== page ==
When the nuns of Maredret Abbey in Belgium were struggling to scrape together the funds for badly needed renovation works, they turned to an occupation that for hundreds of years had been the preserve of monks: beer-brewing.

The 20-strong Benedictine community, founded in 1893, decided about five years ago it was time to team up with a brewer with the aim of to producing beer infused with some of their history and values while helping repair their convent’s leaking roofs and cracked walls.

After nearly three years of collaboration with brewer and importer John Martin, Maredret Altus, a 6.8% amber beer using cloves and juniper berries, and Maredret Triplus, an 8% blond incorporating coriander and sage, went on sale in summer.

“It’s good for one’s health. It aids digestion. All the sisters like the beer, we are in Belgium after all,” said Sister Gertrude, adding the nuns allowed themselves one bottle each on Sundays.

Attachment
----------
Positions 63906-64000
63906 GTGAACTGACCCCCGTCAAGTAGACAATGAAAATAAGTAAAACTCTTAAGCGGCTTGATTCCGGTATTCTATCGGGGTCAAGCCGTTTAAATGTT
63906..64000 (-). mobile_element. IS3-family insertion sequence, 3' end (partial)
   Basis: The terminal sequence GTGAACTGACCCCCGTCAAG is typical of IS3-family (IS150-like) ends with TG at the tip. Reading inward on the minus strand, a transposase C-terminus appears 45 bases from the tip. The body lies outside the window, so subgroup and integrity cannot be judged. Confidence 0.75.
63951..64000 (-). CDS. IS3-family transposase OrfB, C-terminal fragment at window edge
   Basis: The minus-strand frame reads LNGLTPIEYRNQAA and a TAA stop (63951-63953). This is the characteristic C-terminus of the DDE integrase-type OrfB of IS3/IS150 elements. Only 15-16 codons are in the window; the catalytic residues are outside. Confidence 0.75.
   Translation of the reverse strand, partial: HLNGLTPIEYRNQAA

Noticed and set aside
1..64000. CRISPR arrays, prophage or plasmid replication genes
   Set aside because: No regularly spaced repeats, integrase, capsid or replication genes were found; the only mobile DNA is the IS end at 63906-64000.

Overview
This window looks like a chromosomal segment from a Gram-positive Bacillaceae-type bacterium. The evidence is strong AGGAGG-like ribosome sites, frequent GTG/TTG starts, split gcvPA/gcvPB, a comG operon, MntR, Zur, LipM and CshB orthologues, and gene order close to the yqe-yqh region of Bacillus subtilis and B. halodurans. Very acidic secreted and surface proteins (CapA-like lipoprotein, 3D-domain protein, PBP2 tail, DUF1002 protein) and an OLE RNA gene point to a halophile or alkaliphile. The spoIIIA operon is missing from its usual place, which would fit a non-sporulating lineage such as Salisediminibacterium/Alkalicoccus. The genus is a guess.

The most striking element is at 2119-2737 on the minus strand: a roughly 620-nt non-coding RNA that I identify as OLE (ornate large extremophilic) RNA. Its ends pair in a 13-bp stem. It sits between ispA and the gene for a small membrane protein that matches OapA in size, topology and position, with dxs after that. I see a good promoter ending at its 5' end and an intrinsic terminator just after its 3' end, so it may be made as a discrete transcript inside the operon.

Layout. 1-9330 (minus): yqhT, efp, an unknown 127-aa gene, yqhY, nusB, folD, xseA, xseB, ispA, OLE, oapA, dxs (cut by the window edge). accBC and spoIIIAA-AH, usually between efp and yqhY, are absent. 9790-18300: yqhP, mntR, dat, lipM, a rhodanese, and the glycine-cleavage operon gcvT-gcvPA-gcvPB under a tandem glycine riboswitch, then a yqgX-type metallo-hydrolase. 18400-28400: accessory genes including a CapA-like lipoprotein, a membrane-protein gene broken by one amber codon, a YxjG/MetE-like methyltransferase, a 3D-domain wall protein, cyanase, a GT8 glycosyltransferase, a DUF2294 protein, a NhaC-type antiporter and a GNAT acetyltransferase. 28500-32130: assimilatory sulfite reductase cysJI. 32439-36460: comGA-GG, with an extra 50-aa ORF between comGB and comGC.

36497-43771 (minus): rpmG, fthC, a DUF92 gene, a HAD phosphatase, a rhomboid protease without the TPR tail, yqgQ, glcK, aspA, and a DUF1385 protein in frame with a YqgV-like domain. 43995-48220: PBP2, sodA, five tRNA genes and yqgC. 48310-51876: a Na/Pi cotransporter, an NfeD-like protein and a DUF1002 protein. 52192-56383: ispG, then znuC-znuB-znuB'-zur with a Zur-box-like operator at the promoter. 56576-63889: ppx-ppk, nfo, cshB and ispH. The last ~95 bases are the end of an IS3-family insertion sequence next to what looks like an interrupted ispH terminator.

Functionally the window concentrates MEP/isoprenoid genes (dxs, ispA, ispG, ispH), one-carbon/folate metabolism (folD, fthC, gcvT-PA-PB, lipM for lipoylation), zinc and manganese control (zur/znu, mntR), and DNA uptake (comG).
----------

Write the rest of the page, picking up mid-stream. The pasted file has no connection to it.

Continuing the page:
The beers are based on spelt, a grain mentioned in texts by Saint Hildegard, a German Benedictine abbess from the 11th century who has inspired the Belgian order, along with plants commonly grown in the nuns’ garden.

Edward Martin, head distiller and great-grandson of the brewer’s founder, said production was currently 300,000 bottles per year, which would rise to around 3 million within a couple of years. Outside Belgium, it is already being sold in Italy and Spain.

Abbey beers, which involve a brewer paying royalties in exchange for using the abbey name, are common in Belgium, but until now they have only been with abbeys housing monks.

Maredret Abbey is just a kilometer from male counterpart Maredsous Abbey, whose beer, made by Duvel, is widely available.

Sister Gertrude stressed they did not see each other as rivals.

“They were aware, informed and they gave us the green light. It’s not a competition, more a complementarity,” she said.

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